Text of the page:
But, for the time being, the fully elaborated electronic record is a future proposition. However, once the narrative is sorted out and the diagnosis discovered, there is the need for new improvisation: determining the treatment plan. For generalist oncologists, even with a breadth of knowledge and years of experience, it can be challenging to know just what to do for each of the myriad oncologist conditions. The oncology team between the Ministry of Health of Botswana and the stakeholders from hospitals that provide oncology care are working to adapt and approve clinical guidelines for oncology that will ease an unnecessary part of this improvisation. While guidelines from national and international cancer organizations exist, they are often targeted to a scope of practice of high-income countries. Oncologists in low and middle income countries then have a much more complicated improvisation to adapt, on the fly, these guidelines to the patient in front of them with the resources available in their particular system. Country and region specific guidelines remove this pressure, allowing oncologists to practice systematically and to the best of their ability given resource constraints. The program to adapt guidelines in Botswana has started with the most prevalent cancers, creating simple to use guidelines that can be available in print and on laptops in the clinic. Supporting this project has taught me about equity in resource allocation and quality improvement. This is the unglamorous and important process of global health, bridging the improvisational to the systematic in the care of patients and the building of systems.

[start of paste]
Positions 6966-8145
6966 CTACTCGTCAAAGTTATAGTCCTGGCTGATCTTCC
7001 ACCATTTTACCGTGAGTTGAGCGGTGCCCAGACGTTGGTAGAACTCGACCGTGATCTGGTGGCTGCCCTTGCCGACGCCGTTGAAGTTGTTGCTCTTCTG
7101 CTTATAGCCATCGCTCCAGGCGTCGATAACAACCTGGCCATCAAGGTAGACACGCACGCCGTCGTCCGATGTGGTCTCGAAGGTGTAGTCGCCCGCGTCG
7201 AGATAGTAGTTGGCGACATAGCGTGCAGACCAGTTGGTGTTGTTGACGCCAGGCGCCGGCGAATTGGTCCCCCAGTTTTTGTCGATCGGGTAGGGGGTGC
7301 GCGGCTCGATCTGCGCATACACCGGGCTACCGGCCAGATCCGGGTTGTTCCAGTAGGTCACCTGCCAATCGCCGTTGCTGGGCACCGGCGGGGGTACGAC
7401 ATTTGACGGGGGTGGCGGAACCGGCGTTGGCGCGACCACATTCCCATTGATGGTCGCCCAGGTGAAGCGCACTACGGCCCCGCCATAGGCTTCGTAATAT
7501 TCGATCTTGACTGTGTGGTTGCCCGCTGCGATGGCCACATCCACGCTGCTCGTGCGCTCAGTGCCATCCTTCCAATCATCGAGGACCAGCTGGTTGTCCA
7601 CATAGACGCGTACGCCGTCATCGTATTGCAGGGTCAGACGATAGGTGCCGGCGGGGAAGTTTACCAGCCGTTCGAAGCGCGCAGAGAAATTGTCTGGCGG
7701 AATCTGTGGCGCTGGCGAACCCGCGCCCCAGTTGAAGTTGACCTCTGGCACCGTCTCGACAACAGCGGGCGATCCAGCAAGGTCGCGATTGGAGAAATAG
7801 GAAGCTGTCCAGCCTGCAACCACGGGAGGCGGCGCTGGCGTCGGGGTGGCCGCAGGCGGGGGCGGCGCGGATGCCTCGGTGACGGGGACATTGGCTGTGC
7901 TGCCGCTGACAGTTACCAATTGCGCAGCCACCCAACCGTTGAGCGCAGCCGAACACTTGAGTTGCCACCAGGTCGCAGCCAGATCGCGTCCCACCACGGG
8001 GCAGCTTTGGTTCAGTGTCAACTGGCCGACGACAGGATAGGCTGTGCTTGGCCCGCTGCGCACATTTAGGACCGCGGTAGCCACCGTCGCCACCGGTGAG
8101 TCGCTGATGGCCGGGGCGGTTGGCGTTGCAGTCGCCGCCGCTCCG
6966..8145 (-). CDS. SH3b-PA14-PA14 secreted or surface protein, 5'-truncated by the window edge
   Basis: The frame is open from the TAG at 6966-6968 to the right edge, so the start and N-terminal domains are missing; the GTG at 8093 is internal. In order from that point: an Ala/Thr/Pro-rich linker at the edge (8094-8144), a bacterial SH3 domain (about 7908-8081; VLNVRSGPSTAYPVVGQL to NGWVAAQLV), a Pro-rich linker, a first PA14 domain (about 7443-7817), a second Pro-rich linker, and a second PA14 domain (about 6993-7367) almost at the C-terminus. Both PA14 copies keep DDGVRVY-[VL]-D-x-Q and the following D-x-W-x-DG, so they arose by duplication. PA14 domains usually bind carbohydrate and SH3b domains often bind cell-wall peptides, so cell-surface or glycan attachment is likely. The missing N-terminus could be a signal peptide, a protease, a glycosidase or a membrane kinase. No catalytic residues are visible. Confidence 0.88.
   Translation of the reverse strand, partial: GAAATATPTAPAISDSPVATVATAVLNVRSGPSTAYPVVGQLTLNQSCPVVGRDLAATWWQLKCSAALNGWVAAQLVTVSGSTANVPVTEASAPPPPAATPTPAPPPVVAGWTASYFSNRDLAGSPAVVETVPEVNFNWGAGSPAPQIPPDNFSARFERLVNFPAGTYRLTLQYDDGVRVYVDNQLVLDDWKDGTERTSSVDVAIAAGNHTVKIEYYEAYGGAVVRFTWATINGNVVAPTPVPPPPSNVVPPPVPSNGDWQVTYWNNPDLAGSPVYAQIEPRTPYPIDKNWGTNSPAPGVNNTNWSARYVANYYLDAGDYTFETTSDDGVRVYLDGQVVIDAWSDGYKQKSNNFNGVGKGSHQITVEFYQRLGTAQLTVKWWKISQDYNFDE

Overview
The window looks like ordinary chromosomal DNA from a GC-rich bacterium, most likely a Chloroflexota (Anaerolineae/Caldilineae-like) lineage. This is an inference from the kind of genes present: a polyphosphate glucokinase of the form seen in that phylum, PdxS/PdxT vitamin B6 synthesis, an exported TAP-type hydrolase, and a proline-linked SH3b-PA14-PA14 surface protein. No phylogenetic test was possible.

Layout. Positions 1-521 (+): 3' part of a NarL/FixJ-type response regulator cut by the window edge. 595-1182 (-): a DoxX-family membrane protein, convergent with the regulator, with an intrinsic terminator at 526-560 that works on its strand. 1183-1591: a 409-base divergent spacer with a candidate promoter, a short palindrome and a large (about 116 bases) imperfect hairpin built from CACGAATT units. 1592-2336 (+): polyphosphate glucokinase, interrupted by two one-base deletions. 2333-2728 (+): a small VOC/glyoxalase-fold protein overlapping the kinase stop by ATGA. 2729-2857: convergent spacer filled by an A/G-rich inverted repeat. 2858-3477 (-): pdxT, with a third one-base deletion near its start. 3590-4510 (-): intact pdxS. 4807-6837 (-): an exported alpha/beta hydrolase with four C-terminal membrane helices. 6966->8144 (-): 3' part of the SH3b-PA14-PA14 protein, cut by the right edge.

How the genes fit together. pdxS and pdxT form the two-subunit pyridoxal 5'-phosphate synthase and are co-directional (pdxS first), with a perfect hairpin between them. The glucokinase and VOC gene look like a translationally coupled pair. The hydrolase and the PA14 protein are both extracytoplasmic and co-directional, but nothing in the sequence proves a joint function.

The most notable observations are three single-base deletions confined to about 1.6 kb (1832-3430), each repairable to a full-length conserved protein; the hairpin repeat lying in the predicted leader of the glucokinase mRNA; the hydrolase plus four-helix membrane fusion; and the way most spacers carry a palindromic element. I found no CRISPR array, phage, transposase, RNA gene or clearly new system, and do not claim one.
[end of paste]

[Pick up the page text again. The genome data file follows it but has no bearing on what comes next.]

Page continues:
Endoscopy or the Mirror Exam: Guideline Adaptation in Oncology Care in Botswana




Shekinah Nefreteri Elmore, MD, MPH
Resident, Harvard Radiation Oncology Program
PGY3

I was thrilled to be back in Botswana in the oncology department at the Princess Marina Hospital, the large Ministry of Health facility in the Gaborone. I had traveled there once before during my intern year for a month long rotation project. While I already came to the experience with more than a year at an oncology facility in Rwanda, I hadn’t yet begun my radiation oncology residency, and thus had had little formal oncology instruction. Coming back with nearly a year behind me did wonders, both for how helpful I was able to be to the clinical oncologists in their consultations, but also how I saw the system and my project. Tasked with helping to think through how complex, international cancer care guidelines could be simplified to meet the needs of oncologists and their patients in Botswana was both more enriching and more nuanced after a year in my training program.